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Iron Age landscape changes in the Benoué River Valley, Cameroon

Published online by Cambridge University Press:  28 June 2019

David K. Wright*
Affiliation:
Department of Archaeology, Conservation and History, University of Oslo, N-0315 Oslo, Norway State Key Laboratory of Loess and Quaternary Geology, Institute of Earth Environment, Chinese Academy of Sciences, Xi'an, 710061, China
Scott MacEachern
Affiliation:
Division of Social Science, Duke Kunshan University, Kunshan, Jiangsu, 215316, China
Stanley H. Ambrose
Affiliation:
Department of Anthropology, University of Illinois, Urbana, Illinois, 61801, USA
Jungyu Choi
Affiliation:
Department of Archaeology, Conservation and History, University of Oslo, N-0315 Oslo, Norway
Jeong-Heon Choi
Affiliation:
Department of Earth and Environmental Sciences, Korea Basic Science Institute, Chungbuk, 28119, South Korea
Carol Lang
Affiliation:
Department of Archaeology, University of York, York, YO1 7EP, United Kingdom
Hong Wang
Affiliation:
State Key Laboratory of Loess and Quaternary Geology, Institute of Earth Environment, Chinese Academy of Sciences, Xi'an, 710061, China Interdisciplinary Research Center of Earth Science Frontier, Beijing Normal University, Beijing 100875, China
*
*Corresponding author E-mail address: daudi.wright@gmail.com (D.K. Wright).

Abstract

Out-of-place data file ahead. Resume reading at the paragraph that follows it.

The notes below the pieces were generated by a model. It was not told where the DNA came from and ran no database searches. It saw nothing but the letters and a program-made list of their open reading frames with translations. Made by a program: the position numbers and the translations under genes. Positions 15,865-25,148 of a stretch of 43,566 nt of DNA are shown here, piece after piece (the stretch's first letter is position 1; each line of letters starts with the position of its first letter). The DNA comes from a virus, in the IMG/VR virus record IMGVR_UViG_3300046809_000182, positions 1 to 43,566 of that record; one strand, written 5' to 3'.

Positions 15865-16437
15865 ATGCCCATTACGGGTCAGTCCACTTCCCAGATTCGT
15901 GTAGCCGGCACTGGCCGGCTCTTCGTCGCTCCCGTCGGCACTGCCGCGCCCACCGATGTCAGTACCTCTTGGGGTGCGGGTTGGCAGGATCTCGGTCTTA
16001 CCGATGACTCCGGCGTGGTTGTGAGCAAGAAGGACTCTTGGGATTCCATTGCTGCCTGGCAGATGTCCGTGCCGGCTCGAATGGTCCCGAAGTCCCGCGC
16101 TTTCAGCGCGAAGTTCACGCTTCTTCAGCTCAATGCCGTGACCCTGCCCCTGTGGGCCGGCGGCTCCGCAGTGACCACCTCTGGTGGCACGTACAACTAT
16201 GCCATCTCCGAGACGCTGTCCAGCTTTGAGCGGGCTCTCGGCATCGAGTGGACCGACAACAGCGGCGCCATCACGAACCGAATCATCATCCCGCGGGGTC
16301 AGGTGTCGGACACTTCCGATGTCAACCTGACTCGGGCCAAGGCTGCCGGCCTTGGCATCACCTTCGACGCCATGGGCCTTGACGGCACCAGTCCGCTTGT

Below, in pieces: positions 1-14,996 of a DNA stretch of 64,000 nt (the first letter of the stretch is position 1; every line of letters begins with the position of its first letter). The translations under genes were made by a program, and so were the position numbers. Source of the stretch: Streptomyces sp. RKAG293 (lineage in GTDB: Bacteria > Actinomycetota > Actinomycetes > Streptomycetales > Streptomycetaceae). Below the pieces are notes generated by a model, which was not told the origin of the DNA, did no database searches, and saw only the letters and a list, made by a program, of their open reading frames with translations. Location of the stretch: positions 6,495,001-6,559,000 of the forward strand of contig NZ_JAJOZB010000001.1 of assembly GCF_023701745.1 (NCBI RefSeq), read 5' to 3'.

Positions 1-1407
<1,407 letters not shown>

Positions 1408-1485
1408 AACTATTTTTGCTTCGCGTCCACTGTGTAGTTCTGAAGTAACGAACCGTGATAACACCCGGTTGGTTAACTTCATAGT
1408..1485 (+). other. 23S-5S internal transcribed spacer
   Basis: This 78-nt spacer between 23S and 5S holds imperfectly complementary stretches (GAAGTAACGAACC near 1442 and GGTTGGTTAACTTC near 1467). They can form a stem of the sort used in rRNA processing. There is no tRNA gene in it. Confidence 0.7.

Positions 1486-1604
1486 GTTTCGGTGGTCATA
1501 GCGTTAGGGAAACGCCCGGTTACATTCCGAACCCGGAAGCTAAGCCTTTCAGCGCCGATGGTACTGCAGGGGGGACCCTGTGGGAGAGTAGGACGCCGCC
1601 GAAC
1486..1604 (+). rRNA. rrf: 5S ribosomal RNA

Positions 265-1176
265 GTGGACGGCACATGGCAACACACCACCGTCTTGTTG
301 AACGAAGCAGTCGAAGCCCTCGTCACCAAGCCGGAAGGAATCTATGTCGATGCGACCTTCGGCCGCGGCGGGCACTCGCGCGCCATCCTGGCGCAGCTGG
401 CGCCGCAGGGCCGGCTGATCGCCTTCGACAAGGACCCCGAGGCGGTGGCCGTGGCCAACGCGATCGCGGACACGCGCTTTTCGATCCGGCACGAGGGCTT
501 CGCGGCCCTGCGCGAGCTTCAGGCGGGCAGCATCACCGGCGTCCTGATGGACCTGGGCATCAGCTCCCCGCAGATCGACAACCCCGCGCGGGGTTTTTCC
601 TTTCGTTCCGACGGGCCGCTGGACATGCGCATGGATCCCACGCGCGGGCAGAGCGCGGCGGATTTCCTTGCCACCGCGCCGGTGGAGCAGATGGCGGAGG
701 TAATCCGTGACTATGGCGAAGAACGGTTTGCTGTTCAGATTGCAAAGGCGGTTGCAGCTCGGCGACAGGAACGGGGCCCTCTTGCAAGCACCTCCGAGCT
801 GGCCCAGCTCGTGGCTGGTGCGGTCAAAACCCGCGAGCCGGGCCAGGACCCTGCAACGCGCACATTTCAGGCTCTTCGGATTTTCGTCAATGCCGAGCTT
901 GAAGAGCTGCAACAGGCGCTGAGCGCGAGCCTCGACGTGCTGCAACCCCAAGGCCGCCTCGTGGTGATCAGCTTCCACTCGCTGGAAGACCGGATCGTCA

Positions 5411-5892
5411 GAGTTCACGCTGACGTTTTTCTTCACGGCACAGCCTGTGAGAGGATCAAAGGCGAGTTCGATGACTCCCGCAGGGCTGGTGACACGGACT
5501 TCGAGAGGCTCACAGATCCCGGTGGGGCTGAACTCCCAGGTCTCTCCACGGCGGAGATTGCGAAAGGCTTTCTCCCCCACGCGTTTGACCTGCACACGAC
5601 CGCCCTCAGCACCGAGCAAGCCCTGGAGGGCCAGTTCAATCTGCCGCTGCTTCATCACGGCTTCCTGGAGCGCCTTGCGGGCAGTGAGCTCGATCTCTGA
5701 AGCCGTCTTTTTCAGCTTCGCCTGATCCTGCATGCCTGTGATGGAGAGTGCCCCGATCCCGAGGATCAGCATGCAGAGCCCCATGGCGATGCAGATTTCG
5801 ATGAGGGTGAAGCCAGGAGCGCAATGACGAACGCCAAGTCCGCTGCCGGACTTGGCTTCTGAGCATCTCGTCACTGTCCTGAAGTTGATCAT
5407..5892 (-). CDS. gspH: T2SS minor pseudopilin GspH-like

The introduction of agriculture is known to have profoundly affected the ecological complexion of landscapes. In this study, a rapid transition from C3 to C4 vegetation is inferred from a shift to higher stable carbon (13C/12C) isotope ratios of soils and sediments in the Benoué River Valley and upland Fali Mountains in northern Cameroon. Landscape change is viewed from the perspective of two settlement mounds and adjacent floodplains, as well as a rock terrace agricultural field dating from 1100 cal yr BP to the recent past (<400 cal yr BP). Nitrogen (15N/14N) isotope ratios and soil micromorphology demonstrate variable uses of land adjacent to the mound sites. These results indicate that Early Iron Age settlement practices involved exploitation of C3 plants on soils with low δ15N values, indicating wetter soils. Conversely, from the Late Iron Age (>700 cal yr BP) until recent times, high soil and sediment δ13C and δ15N values reflect more C4 biomass and anthropogenic organic matter in open, dry environments. The results suggest that Iron Age settlement practices profoundly changed landscapes in this part of West Africa through land clearance and/or utilization of C4 plants.

Type
Research Article
Copyright
Copyright © University of Washington. Published by Cambridge University Press, 2019 

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